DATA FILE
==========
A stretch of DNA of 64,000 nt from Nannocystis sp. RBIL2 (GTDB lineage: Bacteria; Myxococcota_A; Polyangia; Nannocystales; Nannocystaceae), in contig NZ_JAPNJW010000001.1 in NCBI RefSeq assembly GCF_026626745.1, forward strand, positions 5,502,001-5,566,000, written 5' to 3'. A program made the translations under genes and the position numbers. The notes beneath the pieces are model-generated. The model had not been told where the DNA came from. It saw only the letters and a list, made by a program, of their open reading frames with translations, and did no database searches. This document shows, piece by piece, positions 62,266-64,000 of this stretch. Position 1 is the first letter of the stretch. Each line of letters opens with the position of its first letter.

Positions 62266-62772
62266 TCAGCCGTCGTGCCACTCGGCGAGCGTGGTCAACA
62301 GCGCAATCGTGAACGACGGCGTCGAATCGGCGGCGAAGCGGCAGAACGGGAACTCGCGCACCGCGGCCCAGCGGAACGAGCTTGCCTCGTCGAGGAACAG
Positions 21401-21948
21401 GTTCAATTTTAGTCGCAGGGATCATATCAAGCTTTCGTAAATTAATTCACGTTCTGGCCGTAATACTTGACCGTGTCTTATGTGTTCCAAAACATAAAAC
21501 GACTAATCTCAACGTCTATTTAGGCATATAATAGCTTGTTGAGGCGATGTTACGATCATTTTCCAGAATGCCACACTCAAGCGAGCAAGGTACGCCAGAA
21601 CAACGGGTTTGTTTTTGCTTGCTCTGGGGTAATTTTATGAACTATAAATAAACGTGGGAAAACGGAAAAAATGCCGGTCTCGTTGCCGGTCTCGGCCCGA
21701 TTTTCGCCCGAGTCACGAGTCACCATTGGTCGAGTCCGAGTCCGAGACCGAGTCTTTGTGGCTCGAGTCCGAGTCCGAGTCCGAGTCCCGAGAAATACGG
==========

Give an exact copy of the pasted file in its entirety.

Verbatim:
A stretch of DNA of 64,000 nt from Nannocystis sp. RBIL2 (GTDB lineage: Bacteria; Myxococcota_A; Polyangia; Nannocystales; Nannocystaceae), in contig NZ_JAPNJW010000001.1 in NCBI RefSeq assembly GCF_026626745.1, forward strand, positions 5,502,001-5,566,000, written 5' to 3'. A program made the translations under genes and the position numbers. The notes beneath the pieces are model-generated. The model had not been told where the DNA came from. It saw only the letters and a list, made by a program, of their open reading frames with translations, and did no database searches. This document shows, piece by piece, positions 62,266-64,000 of this stretch. Position 1 is the first letter of the stretch. Each line of letters opens with the position of its first letter.

Positions 62266-62772
62266 TCAGCCGTCGTGCCACTCGGCGAGCGTGGTCAACA
62301 GCGCAATCGTGAACGACGGCGTCGAATCGGCGGCGAAGCGGCAGAACGGGAACTCGCGCACCGCGGCCCAGCGGAACGAGCTTGCCTCGTCGAGGAACAG
Positions 21401-21948
21401 GTTCAATTTTAGTCGCAGGGATCATATCAAGCTTTCGTAAATTAATTCACGTTCTGGCCGTAATACTTGACCGTGTCTTATGTGTTCCAAAACATAAAAC
21501 GACTAATCTCAACGTCTATTTAGGCATATAATAGCTTGTTGAGGCGATGTTACGATCATTTTCCAGAATGCCACACTCAAGCGAGCAAGGTACGCCAGAA
21601 CAACGGGTTTGTTTTTGCTTGCTCTGGGGTAATTTTATGAACTATAAATAAACGTGGGAAAACGGAAAAAATGCCGGTCTCGTTGCCGGTCTCGGCCCGA
21701 TTTTCGCCCGAGTCACGAGTCACCATTGGTCGAGTCCGAGTCCGAGACCGAGTCTTTGTGGCTCGAGTCCGAGTCCGAGTCCGAGTCCCGAGAAATACGG